Public Rape: Representing Violation in Fiction and Film by Tanya HoreckPublic Rape: Representing Violation in Fiction and Film by Tanya Horeck

Public Rape: Representing Violation in Fiction and Film

byTanya HoreckEditorTanya Horeck

Paperback | December 16, 2003

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Second-wave feminism fought to end the blanket silence shrouding rape and bring it to public attention. Now feminist critics must confront a different issue. In Public Rape Tanya Horeck considers the public investment in images of rape and the figure of the raped woman. Introducing the idea of 'public rape', Horeck looks at how images of rape serve as cultural fantasies of sexual, racial and class difference. Looking at rape in real life as well as in literature and films such as The Accused and Boys Don't Cry, Horek reveals how representations of rape raise vital questions about the relationship between reality and fantasy, and between violence and spectacle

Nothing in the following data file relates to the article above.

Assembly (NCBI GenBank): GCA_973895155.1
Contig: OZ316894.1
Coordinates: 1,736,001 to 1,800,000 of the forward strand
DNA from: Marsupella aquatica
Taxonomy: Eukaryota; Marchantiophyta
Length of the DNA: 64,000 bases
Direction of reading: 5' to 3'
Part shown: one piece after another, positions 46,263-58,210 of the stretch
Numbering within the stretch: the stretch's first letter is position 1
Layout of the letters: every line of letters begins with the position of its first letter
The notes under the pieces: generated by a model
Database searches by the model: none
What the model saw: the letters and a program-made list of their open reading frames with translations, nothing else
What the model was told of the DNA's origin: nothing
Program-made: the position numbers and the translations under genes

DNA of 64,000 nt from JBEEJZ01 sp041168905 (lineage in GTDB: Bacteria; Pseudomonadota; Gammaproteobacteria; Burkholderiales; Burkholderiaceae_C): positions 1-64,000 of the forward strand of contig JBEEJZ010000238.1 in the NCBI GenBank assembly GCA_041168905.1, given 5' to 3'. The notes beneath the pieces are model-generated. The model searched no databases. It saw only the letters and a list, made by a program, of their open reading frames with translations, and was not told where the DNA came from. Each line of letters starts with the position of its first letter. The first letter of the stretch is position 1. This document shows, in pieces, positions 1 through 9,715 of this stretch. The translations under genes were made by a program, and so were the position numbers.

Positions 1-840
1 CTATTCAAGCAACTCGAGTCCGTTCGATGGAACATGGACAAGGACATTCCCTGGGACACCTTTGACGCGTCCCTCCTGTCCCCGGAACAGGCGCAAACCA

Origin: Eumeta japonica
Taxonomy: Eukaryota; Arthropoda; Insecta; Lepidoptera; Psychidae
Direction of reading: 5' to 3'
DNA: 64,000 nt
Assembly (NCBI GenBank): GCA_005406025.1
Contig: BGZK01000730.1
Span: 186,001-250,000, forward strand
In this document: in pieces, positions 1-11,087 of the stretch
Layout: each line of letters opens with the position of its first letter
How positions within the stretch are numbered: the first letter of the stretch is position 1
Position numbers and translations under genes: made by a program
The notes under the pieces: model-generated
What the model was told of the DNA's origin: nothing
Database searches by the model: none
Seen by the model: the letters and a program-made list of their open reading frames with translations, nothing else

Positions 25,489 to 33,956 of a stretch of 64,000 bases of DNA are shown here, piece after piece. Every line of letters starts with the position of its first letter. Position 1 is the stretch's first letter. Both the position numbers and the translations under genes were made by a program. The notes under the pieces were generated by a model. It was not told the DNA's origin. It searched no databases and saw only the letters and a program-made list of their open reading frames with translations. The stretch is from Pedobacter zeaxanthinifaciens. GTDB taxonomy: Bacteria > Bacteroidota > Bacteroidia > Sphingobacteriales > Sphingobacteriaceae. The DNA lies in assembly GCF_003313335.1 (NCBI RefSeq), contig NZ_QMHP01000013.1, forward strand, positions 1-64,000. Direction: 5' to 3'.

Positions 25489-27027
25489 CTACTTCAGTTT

Title:Public Rape: Representing Violation in Fiction and FilmFormat:PaperbackPublished:December 16, 2003Publisher:Taylor and FrancisLanguage:English

The following ISBNs are associated with this title:

ISBN - 10:0415288568

ISBN - 13:9780415288569


Editorial Reviews

"This is a thoroughly absorbing and thought-provoking study of representations of rape across a range of media forms, from Rousseau to reality TV. The questions it raises about the significance of public fantasies of rape in relation to spectatorship and the civic bond make it essential reading for anyone engaged in cultural and media studies."-Carrie Tarr, Kingston University, UK ""Public Rape is a fascinating study of textual and cinematic representations of rape. On the deepest level, Horeck successfully argues rape discourse to reveal crucial aspects of how we are encouraged to relate to representation, exploring the complex relationships among images of sexual violation and anxieties about spectatorship and rapidly changing visual technologies. This book will change the way in which we think about rape as well as opening new ways of thinking about how representations affect us."-Amelia Jones, University of Manchester, UK